For many residents of Canada’s largest city, it was hard to know where to begin celebrating on Monday night.
First came the Toronto Blue Jays’ 11-8 victory over the Kansas City Royals in a must-win Major League Baseball playoff game.
Then came news of Prime Minister Stephen Harper’s defeat in the federal election at the hands of Justin Trudeau’s Liberal Party.
Mr. Trudeau, a charismatic politician who captivated many voters here with his youth and optimism – not to mention his boxing skills – is set to be Canada's new prime minister after his party won a majority of Parliament's 338 seats in a sweeping, come-from-behind victory.
For many here, the election was foremost a referendum on Mr. Harper and his Conservative Party’s near-decade in power. His secretive and often partisan political style grated with many voters. And in pushing Canada to the right, Mr. Harper supported policies that many viewed as out of sync with the nation, including his refusal to pursue climate change legislation and his push to shrink government and trim spending.
Now, many Canadians are eager to see Trudeau return the country to its left-of-center traditions.
“In this election, the question was how badly did Canadians want to defeat Stephen Harper,” says Zain Velji, a Calgary-based political strategist and host of “The Strategists,” a popular political podcast. “The answer was, ‘desperately.’ ”
Voters in Toronto flocked to polling stations in Blue Jays baseball caps and jerseys to cast their votes ahead of the game on Monday. Although ballot boxes stayed open until 9:30 p.m., election officials expected turnout to fall to a trickle after the 8:07 first pitch.
It was unclear if the occasional car horns that could be heard later in the night were in celebration of the game, Harper’s defeat, or both.
Having re-energized the Liberal Party since its devastating electoral losses four years ago, Mr. Trudeau rode a wave of anti-conservatism that galvanized voters around his promise of change and helped his party win a resounding 184 seats, or 56 percent.
Trudeau has pledged to raise taxes on the rich and run deficits for three years to increase government spending and boost the economy. He’s promised a more multilateral approach in international affairs – cooperating more, for example, with the UN. He's vowed to repair ties with the United States, which were dogged by Harper's weak personal relationship with President Barack Obama and differences over the Keystone pipeline. Addressing climate change – an area where he shares common cause with Mr. Obama – is high on his agenda.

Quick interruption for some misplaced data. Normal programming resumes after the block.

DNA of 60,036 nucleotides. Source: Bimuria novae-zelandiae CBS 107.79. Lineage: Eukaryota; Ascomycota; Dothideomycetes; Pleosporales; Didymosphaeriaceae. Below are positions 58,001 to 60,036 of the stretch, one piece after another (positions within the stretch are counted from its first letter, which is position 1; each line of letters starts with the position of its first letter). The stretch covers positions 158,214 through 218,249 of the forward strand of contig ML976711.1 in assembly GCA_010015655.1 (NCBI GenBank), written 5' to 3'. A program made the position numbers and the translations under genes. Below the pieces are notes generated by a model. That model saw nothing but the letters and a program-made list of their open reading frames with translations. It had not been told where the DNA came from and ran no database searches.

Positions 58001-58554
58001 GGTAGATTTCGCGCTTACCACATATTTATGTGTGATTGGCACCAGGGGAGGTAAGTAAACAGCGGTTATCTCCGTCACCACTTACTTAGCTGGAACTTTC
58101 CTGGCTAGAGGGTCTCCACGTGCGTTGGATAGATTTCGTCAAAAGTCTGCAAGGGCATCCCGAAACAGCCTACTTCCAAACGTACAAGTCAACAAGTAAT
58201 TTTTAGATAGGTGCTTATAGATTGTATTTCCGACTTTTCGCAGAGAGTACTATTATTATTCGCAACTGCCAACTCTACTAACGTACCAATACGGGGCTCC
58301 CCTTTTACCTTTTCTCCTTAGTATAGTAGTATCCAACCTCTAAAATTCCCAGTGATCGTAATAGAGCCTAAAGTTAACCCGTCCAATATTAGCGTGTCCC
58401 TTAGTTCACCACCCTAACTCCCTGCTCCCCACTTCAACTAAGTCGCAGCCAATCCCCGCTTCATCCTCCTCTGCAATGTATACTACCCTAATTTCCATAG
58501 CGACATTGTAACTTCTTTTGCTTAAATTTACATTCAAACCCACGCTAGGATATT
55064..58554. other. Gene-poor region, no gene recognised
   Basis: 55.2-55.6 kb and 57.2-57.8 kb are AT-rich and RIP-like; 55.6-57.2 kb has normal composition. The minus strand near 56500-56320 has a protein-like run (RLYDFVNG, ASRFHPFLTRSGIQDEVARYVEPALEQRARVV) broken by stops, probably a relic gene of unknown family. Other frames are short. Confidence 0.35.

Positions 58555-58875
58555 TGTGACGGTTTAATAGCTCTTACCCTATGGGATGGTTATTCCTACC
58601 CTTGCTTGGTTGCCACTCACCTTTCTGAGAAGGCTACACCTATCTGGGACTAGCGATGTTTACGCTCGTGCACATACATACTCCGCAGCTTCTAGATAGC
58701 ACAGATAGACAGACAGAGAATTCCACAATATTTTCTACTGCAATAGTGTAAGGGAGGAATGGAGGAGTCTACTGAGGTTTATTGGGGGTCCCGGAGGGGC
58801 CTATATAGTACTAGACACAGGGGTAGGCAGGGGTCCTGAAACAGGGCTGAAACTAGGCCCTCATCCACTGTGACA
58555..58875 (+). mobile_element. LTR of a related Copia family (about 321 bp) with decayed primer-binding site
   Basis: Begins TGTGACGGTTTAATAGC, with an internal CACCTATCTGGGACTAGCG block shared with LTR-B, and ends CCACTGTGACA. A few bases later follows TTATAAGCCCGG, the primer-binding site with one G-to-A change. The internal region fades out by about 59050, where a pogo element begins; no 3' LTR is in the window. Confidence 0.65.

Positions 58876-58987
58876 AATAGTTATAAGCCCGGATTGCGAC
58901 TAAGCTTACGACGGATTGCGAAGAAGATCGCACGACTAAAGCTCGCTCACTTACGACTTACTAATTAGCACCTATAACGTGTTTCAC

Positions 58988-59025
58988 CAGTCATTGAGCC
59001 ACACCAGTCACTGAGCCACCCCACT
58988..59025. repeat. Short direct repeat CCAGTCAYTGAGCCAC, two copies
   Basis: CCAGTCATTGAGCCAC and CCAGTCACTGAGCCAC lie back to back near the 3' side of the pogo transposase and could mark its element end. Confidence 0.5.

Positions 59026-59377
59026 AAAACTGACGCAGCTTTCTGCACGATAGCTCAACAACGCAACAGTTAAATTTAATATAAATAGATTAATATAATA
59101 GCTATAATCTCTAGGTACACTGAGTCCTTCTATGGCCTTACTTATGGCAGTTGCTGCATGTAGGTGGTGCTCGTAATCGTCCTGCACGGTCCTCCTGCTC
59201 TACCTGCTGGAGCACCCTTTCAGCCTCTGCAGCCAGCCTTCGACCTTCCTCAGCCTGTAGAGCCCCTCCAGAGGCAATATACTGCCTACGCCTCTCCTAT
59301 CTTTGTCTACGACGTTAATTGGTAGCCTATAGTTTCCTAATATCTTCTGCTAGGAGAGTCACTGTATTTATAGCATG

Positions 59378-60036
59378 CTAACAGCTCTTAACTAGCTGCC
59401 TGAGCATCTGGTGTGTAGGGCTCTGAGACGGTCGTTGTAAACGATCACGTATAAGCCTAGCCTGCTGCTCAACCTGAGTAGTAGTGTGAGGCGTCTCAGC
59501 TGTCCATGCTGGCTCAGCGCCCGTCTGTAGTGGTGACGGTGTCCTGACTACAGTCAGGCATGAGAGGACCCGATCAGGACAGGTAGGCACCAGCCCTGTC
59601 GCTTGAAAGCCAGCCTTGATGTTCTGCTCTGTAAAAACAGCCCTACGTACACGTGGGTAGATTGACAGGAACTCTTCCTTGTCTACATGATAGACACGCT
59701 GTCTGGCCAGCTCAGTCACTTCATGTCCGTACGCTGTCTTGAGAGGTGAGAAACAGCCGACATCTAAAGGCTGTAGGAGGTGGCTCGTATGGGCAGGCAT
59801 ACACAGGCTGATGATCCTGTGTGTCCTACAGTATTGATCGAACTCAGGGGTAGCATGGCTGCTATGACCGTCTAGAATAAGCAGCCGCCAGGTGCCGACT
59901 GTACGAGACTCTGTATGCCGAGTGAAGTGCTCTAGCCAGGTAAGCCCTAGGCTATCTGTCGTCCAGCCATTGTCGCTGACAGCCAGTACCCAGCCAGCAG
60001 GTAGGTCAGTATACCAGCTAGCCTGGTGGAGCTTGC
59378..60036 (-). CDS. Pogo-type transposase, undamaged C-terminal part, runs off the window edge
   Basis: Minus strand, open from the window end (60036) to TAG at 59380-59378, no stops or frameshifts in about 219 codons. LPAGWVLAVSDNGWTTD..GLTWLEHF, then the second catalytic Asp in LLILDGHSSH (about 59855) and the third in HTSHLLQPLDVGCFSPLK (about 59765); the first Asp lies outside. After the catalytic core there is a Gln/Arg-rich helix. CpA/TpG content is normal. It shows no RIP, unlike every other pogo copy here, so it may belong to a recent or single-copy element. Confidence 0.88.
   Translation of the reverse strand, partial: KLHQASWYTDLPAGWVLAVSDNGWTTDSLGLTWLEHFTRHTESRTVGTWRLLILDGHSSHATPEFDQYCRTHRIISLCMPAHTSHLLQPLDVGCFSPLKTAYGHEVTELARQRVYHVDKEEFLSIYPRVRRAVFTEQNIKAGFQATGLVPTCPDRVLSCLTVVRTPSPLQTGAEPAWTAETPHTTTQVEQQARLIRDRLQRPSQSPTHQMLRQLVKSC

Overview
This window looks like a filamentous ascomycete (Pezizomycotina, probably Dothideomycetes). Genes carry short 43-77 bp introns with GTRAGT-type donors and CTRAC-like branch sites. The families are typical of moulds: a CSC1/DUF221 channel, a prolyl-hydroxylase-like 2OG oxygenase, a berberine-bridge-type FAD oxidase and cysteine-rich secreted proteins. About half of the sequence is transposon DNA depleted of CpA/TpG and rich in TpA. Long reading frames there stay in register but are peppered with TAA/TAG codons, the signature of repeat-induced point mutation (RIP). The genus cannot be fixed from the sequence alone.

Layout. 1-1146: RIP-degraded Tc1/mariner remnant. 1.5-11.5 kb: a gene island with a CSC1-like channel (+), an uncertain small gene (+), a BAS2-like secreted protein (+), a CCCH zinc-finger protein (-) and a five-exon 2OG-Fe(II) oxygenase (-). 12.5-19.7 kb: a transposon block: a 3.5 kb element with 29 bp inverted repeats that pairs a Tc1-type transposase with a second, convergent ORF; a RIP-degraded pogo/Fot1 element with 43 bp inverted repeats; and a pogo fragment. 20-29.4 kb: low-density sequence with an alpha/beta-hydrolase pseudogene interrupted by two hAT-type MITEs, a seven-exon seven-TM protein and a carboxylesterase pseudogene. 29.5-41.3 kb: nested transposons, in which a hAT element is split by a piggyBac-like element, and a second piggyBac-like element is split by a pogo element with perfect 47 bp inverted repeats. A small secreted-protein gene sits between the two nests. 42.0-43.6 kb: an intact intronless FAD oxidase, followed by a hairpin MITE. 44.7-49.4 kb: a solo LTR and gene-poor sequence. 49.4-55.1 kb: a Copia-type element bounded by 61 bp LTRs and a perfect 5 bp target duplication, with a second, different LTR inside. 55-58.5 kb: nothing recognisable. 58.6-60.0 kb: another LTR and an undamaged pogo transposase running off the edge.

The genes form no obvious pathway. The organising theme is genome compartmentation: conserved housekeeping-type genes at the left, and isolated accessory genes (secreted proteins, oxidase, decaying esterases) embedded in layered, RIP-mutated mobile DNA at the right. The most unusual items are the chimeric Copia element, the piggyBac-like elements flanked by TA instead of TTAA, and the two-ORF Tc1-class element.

“Right away, I expect we’ll see a brand new posture from the federal government when Trudeau takes office,” says Christopher Cochrane, a political science professor at the University of Toronto. “It looks like the Liberals are going to have a solid four years to implement their plans.”
Trudeau, a 43-year-old former school teacher and member of Parliament since 2008, will be the second youngest prime minister in Canadian history. He carries with him the immense legacy of his father, the late Prime Minister Pierre Trudeau, who took office in 1968 and led Canada for most of the next 16 years. Trudeau has also cited his maternal grandfather, Jimmy Sinclair, who represented a constituency in Vancouver from 1940-58, as an inspiration and role model.
But concerns over his lack of political experience – a common theme in Conservative attack ads during the campaign – are likely to follow the young leader into office.
While critics say Trudeau lacks the political intelligence of his father, many Canadians say they are simply happy to have anyone but Harper as their leader. Harper’s attempt to shift the nation to the right alienated a wide swath of voters, who came to view his policies – such as lowering corporate taxes and taking a more hawkish stance on global affairs – as out antithetical to the Canada they knew.
The election marked a stunning turnaround for the Liberals, who held only 36 seats when Parliament was dissolved in early August. Their victory amounts to the largest seat increase for a party between elections in Canadian history, according to the Globe and Mail.
The Liberals dealt a major blow not only to the Conservatives but also to the New Democratic Party, the furthest left of the big three parties. At the beginning of the 78-day campaign, the longest in Canada since the 19th century, the NDP was considered a frontrunner.
Election results show that Conservatives were reduced to 99 seats. The NDP, which had previously formed the official opposition as the second largest party in Parliament, held onto only 44 seats after suffering major losses to the Liberals in Quebec.